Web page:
Contemporary American drama, nourished by a diversity of voices, is not limited to any particular approach to dramaturgy. New writing from global majority perspectives challenges theatre departments to consider alternative modes of play analysis. Some artist/scholars are addressing this need by rethinking how we teach dramaturgy to the next generation. They join a growing chorus of educators who want to respond to developing trends in playwriting that incorporate ritual, circular structures, devising, audience immersion, and physical theatre.
I begin my courses with an approach to teaching plays that emphasizes collaboration. The health crisis of COVID 19 and the ongoing crisis of racial injustices has taught us that the world is neither clear-cut nor clearly defined. At Georgetown University, I instruct a gateway course titled Cross-Cultural Performance. The course introduces students to methodologies for engaging with performance practices of global communities. I begin my teaching with the assumption that each of us carry culture within us. What we can know about others must be developed through collaborative engagement with histories and belief systems of those who are “not us.”
Students first think about who they are and how they express themselves. They “perform” their own identity with a song, a dance, or a story. After that we bring in playwrights and creative artists from a cross-section of communities to talk about how they write their experiences. I plan to invite Ethiopian theatre maker Zerihun Berihanu to talk about what it means to translate literature for an Amharic speaking audience, or indigenous playwright and songwriter Tomantha Sylvester to talk about how she crafts her experiences living in a rural community of upper Michigan into narrative solo performances.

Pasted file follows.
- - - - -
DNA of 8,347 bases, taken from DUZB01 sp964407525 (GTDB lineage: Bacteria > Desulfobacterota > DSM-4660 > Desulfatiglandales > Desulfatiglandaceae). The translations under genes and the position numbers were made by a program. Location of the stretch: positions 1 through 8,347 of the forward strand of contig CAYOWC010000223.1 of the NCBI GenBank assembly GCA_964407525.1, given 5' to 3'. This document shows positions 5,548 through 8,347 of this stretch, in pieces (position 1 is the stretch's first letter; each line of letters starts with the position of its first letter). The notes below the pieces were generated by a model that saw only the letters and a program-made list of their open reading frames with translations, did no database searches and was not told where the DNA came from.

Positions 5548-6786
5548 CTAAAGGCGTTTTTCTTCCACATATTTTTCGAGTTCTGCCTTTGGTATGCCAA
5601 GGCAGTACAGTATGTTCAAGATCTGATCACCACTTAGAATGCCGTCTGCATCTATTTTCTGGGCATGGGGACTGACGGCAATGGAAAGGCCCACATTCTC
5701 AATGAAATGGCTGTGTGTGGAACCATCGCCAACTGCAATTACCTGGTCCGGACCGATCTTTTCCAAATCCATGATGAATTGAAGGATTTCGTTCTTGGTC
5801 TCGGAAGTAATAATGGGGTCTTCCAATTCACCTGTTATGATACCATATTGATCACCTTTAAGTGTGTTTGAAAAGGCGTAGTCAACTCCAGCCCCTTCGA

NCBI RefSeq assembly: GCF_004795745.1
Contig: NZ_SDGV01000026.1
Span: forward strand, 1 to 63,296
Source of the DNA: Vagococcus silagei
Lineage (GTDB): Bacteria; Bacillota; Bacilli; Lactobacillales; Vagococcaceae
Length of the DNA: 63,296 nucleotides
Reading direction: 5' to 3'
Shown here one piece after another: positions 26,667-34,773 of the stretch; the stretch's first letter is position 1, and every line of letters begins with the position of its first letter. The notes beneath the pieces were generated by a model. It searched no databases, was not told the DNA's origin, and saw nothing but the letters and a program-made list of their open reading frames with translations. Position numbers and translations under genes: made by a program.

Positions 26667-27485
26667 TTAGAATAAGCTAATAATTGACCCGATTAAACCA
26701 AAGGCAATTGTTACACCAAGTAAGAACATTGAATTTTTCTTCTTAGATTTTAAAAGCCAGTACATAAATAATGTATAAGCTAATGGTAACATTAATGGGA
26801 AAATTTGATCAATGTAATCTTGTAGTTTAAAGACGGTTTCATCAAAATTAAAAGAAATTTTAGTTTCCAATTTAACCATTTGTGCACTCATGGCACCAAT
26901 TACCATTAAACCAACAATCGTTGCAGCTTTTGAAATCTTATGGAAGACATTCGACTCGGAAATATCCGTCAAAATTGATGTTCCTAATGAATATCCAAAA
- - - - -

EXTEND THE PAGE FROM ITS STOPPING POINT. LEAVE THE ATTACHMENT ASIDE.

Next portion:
Rather than discuss abstract ideas about social justice or racial identities, I want students to deeply engage with artists so they can better understand how experiences of oppression lead to a range of storytelling, from expressions of trauma to explosions of laughter and community solidarity. Or both at the same time.
The classroom is a productive space for aspiring theatre practitioners to directly engage with living writers. What I can teach students is how to use skills of research, creativity, and community practice. Because living playwrights define the field, students learn cross-cultural communication so they can better respond to the perspectives of other art makers throughout their career. We read plays, and we also converse with artists. My hope is that those who take my course will see themselves as cultural beings capable of collaborating with other storytellers.